The world of Patricia Highsmith has always been filled with ordinary people, all of whom are capable of very ordinary crimes. This theme was present from the beginning, when her debut, Strangers on a Train, galvanized the reading public. Here we encounter Guy Haines and Charles Anthony Bruno, passengers on the same train. But while Guy is a successful architect in the midst of a divorce, Bruno turns out to be a sadistic psychopath who manipulates Guy into swapping murders with him. “Some people are better off dead,” Bruno remarks, “like your wife and my father, for instance.” As Bruno carries out his twisted plan, Guy is trapped in Highsmith’s perilous world, where, under the right circumstances, anybody is capable of murder.

The inspiration for Alfred Hitchcock’s classic 1951 film, Strangers on a Train launched Highsmith on a prolific career of noir fiction, proving her a master at depicting the unsettling forces that tremble beneath the surface of everyday contemporary life.

World History — Cry, The Beloved Country by Alan Paton

A work of searing beauty, Cry, the Beloved Country is the deeply moving story of Stephen Kumalo, a Zulu pastor, and his son, Absalom. It is also the story of a land and a people riven by racial injustice, reflecting the troubled and changing South Africa of the 1940s. The book is written with such keen compassion and understanding that the listener shares fully in the gravity of the characters situations. Alan Paton said of his book: “It is a song of love for one’s far distant country….” Thus, it is a tale that is passionately African while also being timeless and universal. But ultimately, Cry, the Beloved Country is a work of love and hope, of courage and tragedy, born of the dignity of man.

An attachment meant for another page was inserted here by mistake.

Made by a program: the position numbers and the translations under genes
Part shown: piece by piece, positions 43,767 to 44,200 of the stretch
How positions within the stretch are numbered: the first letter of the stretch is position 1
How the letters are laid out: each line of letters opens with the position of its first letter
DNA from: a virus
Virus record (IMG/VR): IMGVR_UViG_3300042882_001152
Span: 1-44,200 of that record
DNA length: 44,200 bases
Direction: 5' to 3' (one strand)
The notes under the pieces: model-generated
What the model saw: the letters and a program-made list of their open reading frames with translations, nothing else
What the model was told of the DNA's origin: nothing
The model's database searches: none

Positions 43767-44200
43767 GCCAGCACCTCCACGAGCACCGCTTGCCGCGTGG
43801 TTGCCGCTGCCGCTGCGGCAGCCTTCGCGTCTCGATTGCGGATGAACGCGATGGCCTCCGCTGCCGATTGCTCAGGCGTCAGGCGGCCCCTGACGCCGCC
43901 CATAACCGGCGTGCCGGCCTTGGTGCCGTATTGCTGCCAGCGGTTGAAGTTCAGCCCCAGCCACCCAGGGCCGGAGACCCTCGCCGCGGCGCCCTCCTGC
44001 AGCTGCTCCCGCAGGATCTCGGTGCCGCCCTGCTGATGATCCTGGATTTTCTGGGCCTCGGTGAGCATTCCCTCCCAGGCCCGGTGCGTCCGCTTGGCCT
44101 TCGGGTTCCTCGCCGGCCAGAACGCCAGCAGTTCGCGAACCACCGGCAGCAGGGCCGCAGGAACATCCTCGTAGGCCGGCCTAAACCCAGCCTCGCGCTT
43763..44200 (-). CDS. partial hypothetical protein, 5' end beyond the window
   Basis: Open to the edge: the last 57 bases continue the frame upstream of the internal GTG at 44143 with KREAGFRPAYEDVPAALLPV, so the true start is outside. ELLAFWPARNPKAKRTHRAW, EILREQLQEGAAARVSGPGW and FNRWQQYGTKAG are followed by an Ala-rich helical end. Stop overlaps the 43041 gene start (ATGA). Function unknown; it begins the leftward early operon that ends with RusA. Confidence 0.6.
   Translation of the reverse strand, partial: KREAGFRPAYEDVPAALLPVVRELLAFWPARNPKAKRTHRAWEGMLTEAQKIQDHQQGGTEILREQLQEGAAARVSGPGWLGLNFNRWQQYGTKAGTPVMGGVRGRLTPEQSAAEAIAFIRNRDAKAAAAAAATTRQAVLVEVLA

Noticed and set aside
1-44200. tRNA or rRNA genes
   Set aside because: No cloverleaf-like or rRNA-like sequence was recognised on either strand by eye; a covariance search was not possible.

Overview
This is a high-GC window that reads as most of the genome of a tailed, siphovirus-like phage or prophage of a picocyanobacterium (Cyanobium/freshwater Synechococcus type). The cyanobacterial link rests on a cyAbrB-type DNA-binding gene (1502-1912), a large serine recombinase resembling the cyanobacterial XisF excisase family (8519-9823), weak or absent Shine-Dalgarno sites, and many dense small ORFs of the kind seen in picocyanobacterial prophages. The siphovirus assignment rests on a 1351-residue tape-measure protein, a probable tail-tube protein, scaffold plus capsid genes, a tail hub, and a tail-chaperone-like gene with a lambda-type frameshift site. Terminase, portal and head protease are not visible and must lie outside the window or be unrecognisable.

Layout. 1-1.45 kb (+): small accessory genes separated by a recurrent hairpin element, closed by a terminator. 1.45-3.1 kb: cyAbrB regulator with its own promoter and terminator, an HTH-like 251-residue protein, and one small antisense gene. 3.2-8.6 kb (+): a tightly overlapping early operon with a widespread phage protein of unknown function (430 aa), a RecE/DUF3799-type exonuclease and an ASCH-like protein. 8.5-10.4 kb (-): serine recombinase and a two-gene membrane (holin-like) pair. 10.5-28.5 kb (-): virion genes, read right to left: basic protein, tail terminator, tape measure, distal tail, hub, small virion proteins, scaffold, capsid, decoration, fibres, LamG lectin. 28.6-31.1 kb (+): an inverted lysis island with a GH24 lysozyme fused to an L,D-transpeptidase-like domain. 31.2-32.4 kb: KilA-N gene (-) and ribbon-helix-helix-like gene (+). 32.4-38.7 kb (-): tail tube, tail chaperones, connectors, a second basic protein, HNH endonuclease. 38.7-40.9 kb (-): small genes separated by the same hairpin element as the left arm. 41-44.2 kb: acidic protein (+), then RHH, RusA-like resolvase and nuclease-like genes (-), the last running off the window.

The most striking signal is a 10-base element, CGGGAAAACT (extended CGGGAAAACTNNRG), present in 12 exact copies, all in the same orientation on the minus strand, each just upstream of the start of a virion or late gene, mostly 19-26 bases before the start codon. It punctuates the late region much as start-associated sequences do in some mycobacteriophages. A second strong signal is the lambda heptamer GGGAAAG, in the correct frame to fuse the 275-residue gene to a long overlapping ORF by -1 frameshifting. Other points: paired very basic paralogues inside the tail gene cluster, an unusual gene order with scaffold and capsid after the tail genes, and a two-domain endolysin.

All School Read — The Count of Monte Cristo by Alexandre Dumas

Set against the turbulent years of the Napoleonic¬†¬†era, Alexandre Dumas’s thrilling adventure story¬†¬†is one of the most widely read romantic novels of¬†¬†all time. In it the dashing young hero, Edmond¬†¬†Dant√®s, is betrayed by his enemies and thrown¬†¬†into a secret dungeon in the Chateau d’If — doomed¬†¬†to spend his life in a dank prison cell. The story¬†¬†of his long, intolerable years in captivity, his¬†¬†miraculous escape, and his carefully wrought¬†¬†revenge creates a dramatic tale of mystery and intrigue¬†¬†and paints a vision of France — a dazzling,¬†¬†dueling, exuberant France — that has become immortal.¬†¬†